Would a Service Dog Help Your Anxiety?

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Service dogs are dogs specifically trained to help individuals with disabilities perform tasks. Service dogs do not just help people with physical disabilities, such as blindness. Psychiatric service animals are trained to help people with mental health conditions, such as anxiety, to participate fully in everyday life.

Read on to learn more about service dogs for anxiety disorders.

What Is a Service Dog?

The Americans with Disabilities Act (ADA), last updated in 2010, defines service animals as animals that are "individually trained to do work or perform tasks for a person with a disability." Both dogs and miniature horses are approved by the ADA to be service animals, but no other species has approval.

Psychiatric service dogs are trained specifically to assist those individuals with mental health conditions like anxiety disorders. They are working animals and perform tasks on behalf of their owners.

Service Dog vs. Emotional Support Animal

The ADA specifies that emotional support, therapy, comfort, and companion animals do not qualify as service animals. This is because they are not trained to perform specific tasks for their handler, despite providing emotional support.

Because emotional support animals are not protected under the ADA, you may not be allowed to travel with them into all public places. You should check the local legislation of whatever state or county you reside in to confirm.

How They Help With Anxiety Attacks

According to the ADA, if your animal is trained to perform specific tasks during an anxiety attack, such as fetching help or providing tactile input to calm you, then it is considered a service animal.

If the simple presence of your animal provides comfort and calming of anxiety, then it would be considered an emotional support animal.

Benefits

Service dogs are trained to perform tasks or otherwise provide assistance to their owners so that they can safely and fully participate in everyday life. According to the ADA, these tasks must be directly related to the disability.

Psychiatric service dogs, for example, may be trained to detect the onset of psychiatric episodes, such as someone with anxiety having a panic attack. The dogs may also help their owner avoid triggers, or lessen the symptoms of these episodes through tactile input or redirecting their handlers.

Tasks Performed

Some examples of tasks that a service dog may perform for someone with an anxiety disorder include:

  • Reminding their handler to take their medication
  • Performing room searches or safety checks
  • Waking their handler up from a traumatic nightmare
  • Turning on lights for someone with post-traumatic stress disorder (PTSD)
  • Opening doors, retrieving mail, or other tasks for someone with social anxiety disorder or agoraphobia
  • Interrupting self harm or obsessive compulsive behaviors
  • Keeping disoriented or panicking handlers from danger
  • Providing tactile sensory input for reducing anxiety

Most research to date on service dogs for anxiety has been among veterans with PTSD, which is one type of anxiety disorder.

One study found that in a group of veterans with PTSD, use of psychiatric service dogs alongside an intensive trauma resilience training for three weeks reduced PTSD symptoms and improved overall quality of life.

Tasks Performed by Service Dogs

Verywell / Hilary Allison

Another study looked into how exactly service dogs were able to provide those benefits. In interviews with participants with PTSD who used service dogs, it was found that service dogs helped:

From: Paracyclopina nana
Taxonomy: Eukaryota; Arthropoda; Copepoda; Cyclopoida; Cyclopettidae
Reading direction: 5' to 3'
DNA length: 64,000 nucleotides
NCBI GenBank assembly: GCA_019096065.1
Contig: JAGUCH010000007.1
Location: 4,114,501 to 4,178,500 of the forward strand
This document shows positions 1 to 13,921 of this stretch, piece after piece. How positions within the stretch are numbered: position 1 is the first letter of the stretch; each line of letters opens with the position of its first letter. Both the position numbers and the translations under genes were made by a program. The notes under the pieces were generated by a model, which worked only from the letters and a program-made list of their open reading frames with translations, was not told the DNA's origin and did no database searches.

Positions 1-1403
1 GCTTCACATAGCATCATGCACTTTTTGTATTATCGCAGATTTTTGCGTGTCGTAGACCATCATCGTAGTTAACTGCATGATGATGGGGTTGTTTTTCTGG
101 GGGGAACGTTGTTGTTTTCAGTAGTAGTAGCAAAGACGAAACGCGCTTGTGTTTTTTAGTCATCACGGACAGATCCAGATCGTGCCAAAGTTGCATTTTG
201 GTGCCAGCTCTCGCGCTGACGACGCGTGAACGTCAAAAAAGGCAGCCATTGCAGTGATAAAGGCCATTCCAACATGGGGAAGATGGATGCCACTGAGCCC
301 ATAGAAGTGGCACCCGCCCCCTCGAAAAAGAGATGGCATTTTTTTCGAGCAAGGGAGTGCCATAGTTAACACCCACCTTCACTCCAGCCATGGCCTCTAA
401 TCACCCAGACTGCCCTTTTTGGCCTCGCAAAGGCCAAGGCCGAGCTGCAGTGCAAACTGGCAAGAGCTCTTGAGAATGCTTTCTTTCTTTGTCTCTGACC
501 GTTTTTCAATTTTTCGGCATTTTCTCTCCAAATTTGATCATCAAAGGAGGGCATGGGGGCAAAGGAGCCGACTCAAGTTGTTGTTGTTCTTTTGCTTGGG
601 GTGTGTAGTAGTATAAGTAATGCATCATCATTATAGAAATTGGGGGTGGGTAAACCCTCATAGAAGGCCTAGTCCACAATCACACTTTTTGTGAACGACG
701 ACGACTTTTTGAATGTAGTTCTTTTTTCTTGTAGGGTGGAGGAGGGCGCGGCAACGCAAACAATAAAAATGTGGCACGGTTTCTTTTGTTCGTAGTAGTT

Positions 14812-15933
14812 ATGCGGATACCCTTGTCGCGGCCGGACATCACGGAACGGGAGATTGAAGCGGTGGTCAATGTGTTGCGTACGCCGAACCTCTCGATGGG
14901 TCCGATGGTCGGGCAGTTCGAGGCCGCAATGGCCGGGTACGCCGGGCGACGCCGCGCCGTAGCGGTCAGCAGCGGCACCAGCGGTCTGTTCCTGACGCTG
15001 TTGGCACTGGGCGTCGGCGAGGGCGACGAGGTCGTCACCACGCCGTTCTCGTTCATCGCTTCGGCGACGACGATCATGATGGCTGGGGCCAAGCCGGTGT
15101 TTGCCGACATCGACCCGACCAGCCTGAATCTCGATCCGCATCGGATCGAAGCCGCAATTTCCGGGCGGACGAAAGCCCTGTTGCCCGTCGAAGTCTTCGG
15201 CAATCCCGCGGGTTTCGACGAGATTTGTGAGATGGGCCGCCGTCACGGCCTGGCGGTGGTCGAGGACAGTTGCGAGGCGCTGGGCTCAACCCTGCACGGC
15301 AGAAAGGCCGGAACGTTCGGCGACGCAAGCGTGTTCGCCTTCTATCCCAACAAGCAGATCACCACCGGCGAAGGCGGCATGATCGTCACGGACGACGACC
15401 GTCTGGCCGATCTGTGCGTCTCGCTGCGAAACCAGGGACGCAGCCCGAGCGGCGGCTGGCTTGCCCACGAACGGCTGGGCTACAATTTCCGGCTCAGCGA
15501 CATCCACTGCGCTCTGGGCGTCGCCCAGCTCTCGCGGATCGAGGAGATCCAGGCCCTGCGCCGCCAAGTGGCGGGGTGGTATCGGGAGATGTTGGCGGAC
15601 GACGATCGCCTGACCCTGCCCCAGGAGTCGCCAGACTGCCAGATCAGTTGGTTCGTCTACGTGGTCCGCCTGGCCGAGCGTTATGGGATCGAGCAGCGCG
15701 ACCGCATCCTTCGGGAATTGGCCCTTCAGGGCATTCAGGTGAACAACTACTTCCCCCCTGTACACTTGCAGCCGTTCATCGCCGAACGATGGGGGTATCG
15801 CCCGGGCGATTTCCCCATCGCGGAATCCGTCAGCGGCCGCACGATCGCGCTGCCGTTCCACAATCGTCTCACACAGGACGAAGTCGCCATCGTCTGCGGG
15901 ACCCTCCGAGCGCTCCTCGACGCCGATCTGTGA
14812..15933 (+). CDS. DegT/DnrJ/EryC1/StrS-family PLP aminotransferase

• Disrupt nightmares
  • Improve sleep quality and duration
  • Reduce hypervigilance by alerting and creating boundaries
  • Help turn attention away from invasive or trauma-related thought patterns
  • Improve emotional connection with others
  • Increase community participation
  • Increase physical activity
  • Reduce need for medication
  • Reduce suicidal impulses

Help Is Available

If you are struggling with anxiety or suicidal thoughts, contact the Substance Abuse and Mental Health Services Administration (SAMHSA) National Helpline at 1-800-662-4357 for information on support and treatment facilities in your area.

For more mental health resources, see our National Helpline Database.

Cost

It can cost up to $25,000 to purchase a service dog from some specialized organizations. This cost covers the selection or breeding, veterinary bills, food, and extensive, rigorous training from service dog experts. You may have to pay even more for specific skills.

However, many service dog breeding and training organizations, such as NEADS and the American Humane Society, offer financial aid and provide service dogs for free or subsidized rates through grants and funding.

Certain protected groups may also have access to special funding for service dogs.

The Puppies Assisting Wounded Servicemembers for Veterans Therapy Act, or PAWS Act, signed into law by President Biden in August 2021 and going into effect in early 2022, will further reduce the cost of service dogs for veterans.

There is also no requirement to buy a service dog from one of these organizations; you could train an existing pet, breed your own dog, or adopt a dog from an animal rescue for a low cost.

How to Train a Service Dog

Training

The ADA does not require that service animals undergo a professional service dog training program. There are many such programs available, though, and working with an expert can ensure that your dog is highly and effectively trained. However, you also have the option to train your dog yourself.

Training your own service dog can be a very time-intensive undertaking. Without prior dog training experience, it may also be frustrating and challenging. However, many people find it very rewarding. The American Kennel Club advises that service dog training begin with:

  • House training, including eliminating waste on demand
  • Socialization in many environments, including staying attentive to a task in various settings
  • Teaching the dog to ignore distractions and focus on their handler

Once a dog has mastered these foundational skills, then they must also be trained to perform specific tasks to assist with their owner's disability. This final step in training is essential, because it is what qualifies a dog as a service animal.